There is many misconceptions about how, when and why people develop health issues, many of them driven by initial studies that are published, usually with the words (might, may be, possibly) somewhere in the conclusions. It is also driven by looking at stats from one perspective and excluding data that may not support the conclusion we want. Humans also like to feel they have some control over what happens to us and believing that if we just eat a certain way, exercise enough and correctly and reduce stress that we can prevent or avoid many health problems. And we sorta, kinda, maybe can. Or not. Because genetic research also indicates that regardless of how health oriented your behaviour is you can, for genetic reasons, still get diabetes, heart disease, cancer, etc. So, sure it is still a good idea to practice positive health behaviours-it is also a good idea not to be too quick to judge, blame and point fingers as those that develop health problems-because some day-that could be you.

So what does this Canadian think about the cost/behaviour concept? As a motivational factor,it might be somewhat effective for extrinsically motivated people that also have a strong connection to $$ as motivation. So what is going to motivate the rest of the population?

KN

Generally, I agree that everyone should be working toward being as heaLthy as possible. A few points, though:

In this more-with-less work culture, it is much harder to find the time to exercise and cook. In the 1960s most people worked 8-hour days, not the 10-12 we do now, and they weren't expected to be reachable 24/7. If I'm at work at 8 PM, what do I have for dinner? Junk out of the vending machine.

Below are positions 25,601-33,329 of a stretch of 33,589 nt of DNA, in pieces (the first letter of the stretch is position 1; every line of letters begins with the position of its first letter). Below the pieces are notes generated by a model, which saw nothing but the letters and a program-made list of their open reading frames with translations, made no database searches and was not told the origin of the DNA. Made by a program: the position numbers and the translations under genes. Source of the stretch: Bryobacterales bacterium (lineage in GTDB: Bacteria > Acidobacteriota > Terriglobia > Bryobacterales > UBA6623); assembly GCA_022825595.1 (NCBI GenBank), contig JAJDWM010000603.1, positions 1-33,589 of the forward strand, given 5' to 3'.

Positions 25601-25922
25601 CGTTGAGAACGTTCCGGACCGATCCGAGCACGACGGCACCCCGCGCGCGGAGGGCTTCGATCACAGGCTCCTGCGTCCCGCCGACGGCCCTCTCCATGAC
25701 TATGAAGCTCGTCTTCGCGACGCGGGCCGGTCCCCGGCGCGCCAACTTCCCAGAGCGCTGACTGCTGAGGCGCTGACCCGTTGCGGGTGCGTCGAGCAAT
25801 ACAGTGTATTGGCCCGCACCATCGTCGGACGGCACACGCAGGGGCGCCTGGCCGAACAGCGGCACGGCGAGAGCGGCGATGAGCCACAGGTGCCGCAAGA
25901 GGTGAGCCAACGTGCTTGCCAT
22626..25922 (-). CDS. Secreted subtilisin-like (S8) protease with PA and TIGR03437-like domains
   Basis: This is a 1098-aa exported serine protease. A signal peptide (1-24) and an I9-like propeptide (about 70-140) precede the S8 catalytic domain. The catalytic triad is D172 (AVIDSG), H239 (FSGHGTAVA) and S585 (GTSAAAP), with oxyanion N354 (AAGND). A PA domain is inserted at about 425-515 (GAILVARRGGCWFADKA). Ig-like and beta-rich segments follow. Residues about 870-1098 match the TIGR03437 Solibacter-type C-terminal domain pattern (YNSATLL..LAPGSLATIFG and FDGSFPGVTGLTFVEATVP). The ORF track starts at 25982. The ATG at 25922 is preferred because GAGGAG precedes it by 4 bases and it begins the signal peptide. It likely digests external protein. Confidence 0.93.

KN

(rest of post, got cut off)

If this article were on working parents rather than BMI, skipping lunch with your child to go run might be seen as a negative rather than a positive. Not judging, just saying everything is a tradeoff.

Insured workers don't have the information to be responsible consumers of health care - Try getting the "reasonable and customary" rate for a treatment from your insurer, so you can shop for a provider who charges that rate or lower. they won't tell you.

Eve Stranz

A number of companies offer reduced healthcare premiums to employees who participate in a health & wellness initiative or program. It doesn't matter what your BMI is, but you may need to undergo a biometric screening and well being assessment (which remains confidential, but increases your awareness of your personal health and where you should focus.) One example of this type of program is Virgin Health Miles.

The bigger question is...how many adjacencies did it take for Richard Branson to grow his organization from a record company to one including a preventive healthcare program?